At first glance, Tim Burton’s latest, Big Eyes, appears to be a departure from the filmmaker’s general proclivities towards the grotesque and fantastical. Scissor-handed youths, murderous barbers, and obnoxious ghouls are nowhere to be found in this deceptively straightforward biopic of kitsch-master Walter Keane and his wife, Margaret. A cursory glance at the film might lead one to question just what Burton thinks he’s doing in the realm of realism.
Granted, this isn’t the first time that Burton’s examined life in the “real world.” His 1994 biopic Ed Wood offered a look at the life and work of the cult Z-grade director of films such as Plan 9 from Outer Space. But even then, the subject’s attraction to topics that spawned films widely considered to be among the worst of all time left viewers wondering if he was any less of an outlier than, say, Pee-Wee.
Wood’s analogue in this film, Margaret, (Amy Adams) appears to be comparatively well-adjusted, if a bit naive. The recently divorced painter’s lack of awareness of “reefer” feels a bit far-fetched, but it also appears to fit the time period, and it certainly helps to shape the character. Her naivety becomes a major factor in the story as soon as she meets her soon-to-be-husband (and fellow painter), Walter Keane (Christoph Waltz). He recognizes her gullibility, and he takes advantage of it to marry her in a period of time that feels short but believable (in part due to her single motherhood).
A rushed marriage is soon to be the least of her problems. Though they both paint, her bug-eyed little girls prove to be more marketable than his street scenes. Unfortunately for her, he happens to be the only one present when her work is discovered at a local nightclub, and he takes credit for the piece. She bristles at his thievery, but she trusts his assertion that they have no choice but to preserve the facade. Her girlfriend DeeAnn’s (Krysten Ritter) warnings of his infidelity appear to disturb the artist mildly, but she generally feels too dazzled by Walter to be concerned with his shortcomings.
She’s hardly the only one in the film who gets duped. People around the world find themselves moved by her large-eyed young women, despite the naysaying of snobs such as gallery owner Ruben (Jason Schwartzman) and the New York Times art critic John Canaday (Terence Stamp). Though the two men insist that Margaret’s paintings are little more than a shallow, manipulative fad (and even the most ignorant viewer will struggle to disagree with them), consumers propel the Keanes to soaring fame and popularity.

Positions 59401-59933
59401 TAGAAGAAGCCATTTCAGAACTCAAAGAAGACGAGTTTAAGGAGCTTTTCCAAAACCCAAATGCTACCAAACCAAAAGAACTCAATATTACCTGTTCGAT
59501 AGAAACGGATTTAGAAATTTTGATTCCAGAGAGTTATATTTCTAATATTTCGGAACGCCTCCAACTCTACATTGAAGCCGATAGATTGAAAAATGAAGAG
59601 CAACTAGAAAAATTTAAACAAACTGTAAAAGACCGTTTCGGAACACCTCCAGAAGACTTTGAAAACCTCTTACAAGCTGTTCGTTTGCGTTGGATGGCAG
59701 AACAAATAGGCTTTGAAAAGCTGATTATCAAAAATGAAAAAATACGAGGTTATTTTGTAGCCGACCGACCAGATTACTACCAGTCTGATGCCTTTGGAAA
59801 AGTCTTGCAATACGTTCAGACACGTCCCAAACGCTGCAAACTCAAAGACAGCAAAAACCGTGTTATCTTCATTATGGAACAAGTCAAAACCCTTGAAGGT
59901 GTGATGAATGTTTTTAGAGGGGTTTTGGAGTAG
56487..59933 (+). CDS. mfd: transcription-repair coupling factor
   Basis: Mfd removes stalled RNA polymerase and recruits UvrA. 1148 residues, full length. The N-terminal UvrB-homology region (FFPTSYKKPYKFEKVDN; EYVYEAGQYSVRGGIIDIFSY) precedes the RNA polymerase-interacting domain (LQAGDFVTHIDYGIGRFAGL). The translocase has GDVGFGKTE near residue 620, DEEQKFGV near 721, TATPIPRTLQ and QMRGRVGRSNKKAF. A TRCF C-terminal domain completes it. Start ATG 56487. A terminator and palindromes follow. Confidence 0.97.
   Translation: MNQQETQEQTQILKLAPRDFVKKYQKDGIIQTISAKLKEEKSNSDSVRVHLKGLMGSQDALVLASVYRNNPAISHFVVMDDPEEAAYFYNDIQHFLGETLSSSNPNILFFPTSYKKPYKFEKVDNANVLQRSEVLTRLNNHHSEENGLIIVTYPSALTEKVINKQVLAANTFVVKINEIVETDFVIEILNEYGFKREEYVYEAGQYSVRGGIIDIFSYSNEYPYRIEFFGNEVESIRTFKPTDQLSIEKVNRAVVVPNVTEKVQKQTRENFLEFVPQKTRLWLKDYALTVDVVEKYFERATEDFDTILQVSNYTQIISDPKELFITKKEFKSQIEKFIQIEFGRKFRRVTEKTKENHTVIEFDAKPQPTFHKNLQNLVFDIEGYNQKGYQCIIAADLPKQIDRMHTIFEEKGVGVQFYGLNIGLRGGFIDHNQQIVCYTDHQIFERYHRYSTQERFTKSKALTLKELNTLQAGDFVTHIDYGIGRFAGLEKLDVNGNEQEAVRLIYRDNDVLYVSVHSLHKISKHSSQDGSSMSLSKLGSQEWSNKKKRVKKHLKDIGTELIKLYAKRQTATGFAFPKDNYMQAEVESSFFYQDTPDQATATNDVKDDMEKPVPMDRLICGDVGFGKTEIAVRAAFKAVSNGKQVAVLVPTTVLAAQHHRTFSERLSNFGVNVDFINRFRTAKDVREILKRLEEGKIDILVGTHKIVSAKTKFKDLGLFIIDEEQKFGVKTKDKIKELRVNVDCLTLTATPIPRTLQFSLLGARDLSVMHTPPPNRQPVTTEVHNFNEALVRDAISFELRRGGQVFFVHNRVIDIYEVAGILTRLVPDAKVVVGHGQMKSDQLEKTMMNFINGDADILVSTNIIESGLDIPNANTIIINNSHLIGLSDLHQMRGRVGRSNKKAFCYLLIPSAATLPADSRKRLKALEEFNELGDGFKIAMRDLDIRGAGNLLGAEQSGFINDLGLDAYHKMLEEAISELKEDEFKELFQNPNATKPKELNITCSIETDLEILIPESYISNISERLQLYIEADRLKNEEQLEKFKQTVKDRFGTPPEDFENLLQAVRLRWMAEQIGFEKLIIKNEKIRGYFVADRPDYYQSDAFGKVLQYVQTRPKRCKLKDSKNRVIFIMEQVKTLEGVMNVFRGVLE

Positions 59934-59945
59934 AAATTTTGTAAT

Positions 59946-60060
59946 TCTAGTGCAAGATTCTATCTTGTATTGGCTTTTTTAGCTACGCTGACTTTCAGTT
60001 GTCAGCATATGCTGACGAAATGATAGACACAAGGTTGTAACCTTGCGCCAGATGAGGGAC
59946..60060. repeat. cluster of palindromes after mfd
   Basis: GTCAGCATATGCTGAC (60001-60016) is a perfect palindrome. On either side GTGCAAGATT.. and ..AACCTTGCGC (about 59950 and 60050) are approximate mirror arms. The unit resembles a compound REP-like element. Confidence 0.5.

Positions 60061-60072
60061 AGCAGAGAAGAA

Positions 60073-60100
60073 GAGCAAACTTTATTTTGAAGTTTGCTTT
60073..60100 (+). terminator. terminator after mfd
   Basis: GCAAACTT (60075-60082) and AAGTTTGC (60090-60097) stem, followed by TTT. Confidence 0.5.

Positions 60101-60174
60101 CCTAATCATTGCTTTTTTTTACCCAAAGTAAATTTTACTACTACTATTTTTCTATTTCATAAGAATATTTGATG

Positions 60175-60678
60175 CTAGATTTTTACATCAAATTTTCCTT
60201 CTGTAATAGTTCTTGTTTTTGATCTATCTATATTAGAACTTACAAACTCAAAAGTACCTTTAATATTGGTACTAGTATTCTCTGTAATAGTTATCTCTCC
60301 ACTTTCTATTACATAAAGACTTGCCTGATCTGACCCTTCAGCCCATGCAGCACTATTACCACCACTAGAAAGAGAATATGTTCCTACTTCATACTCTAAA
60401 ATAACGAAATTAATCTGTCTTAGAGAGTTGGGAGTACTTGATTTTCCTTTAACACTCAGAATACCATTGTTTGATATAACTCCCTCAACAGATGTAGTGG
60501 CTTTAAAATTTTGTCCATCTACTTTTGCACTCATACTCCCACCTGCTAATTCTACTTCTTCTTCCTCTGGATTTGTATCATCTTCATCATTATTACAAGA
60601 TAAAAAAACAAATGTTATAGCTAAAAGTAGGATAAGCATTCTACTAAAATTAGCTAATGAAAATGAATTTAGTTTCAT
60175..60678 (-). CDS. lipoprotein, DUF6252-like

It’s in the images themselves that Burton’s most obvious connection to the material can be found. Like a good deal of his oeuvre, the paintings are simplistic and maudlin, yet undeniably effective in drawing out viewers’ emotions. Though his films may not have the formal audacity of work by more daring and innovative directors, they tend to do a good job of tugging on heartstrings, and one suspects that Burton is perfectly okay with this. While Ruben and Canaday’s skepticism does not appear to be directly challenged by screenwriters Scott Alexander and Larry Karaszewski (working with Burton for the first time since Ed Wood), since the most vehement response to their words comes from the antagonist Walter, they certainly portray Margaret sympathetically, and the viewer bristles when her work is brusquely dismissed.
But it’s in the approach to Keane’s story that the film feels most thoroughly Burtonian. Waltz and Schwartzman have both had their most prominent roles working with directors who set their films in worlds that resemble ours, but operate with a cartoonish whimsicality (Quentin Tarantino and Wes Anderson, respectively), and Big Eyes is no different in its logic. Between a miraculously prevented fork-stabbing, a ludicrous trial scene, and many other sequences, Burton’s film clearly establishes itself as a fantasy (albeit one that bears many similarities to reality). Big Eyes may not contain overt fairy tale elements the way many of his other films do, but it’s no closer to depicting the real world than Sarah Jessica Parker’s head is to being grafted onto a chihuahua’s body.
The sooner the viewer accepts this, the sooner they can enjoy the film’s pleasures, which are considerable. The colorful shots are worth marveling at on their own, and Elfman’s stirring score sets the emotional tone well. Though Adams doesn’t get to show off her considerable range as Margaret, she excels (as she has in The Master and others) at revealing the inner turmoil of a woman being victimized by a charming man. There aren’t many actors better at embodying a charismatic villain than Waltz, and Walter fits his strengths well.
Furthermore, it’s in these two characters that the fairy tale elements so present in Burton’s other films most obviously reveal themselves. Margaret is an infallible victim, devoid of obvious sins and left to play on our sympathies. Walter is an irredeemable villain, too greedy and narcissistic to possibly be worthy of pity. Neither is portrayed with the slightest hint of subtlety, but the characters fit well within the overall approach of Big Eyes. The one-dimensional characterization certainly has its flaws, most obviously in the glossing over of Margaret’s numerology, but it generally works with the rest of the film’s logic.
It’s a logic that seems to have guided Burton for much of his career, as well as one that fit with Keane’s artistic approach: creations don’t have to be artistic masterpieces to be effective, particularly when they fit a given moment. Her paintings captivated audiences, regardless of what critics had to say, and Burton’s films provide aesthetic pleasures, realism or moral complexity be damned. Big Eyes dares viewers to approach it with Canaday’s cynicism, but anyone who does so will miss out on its merits.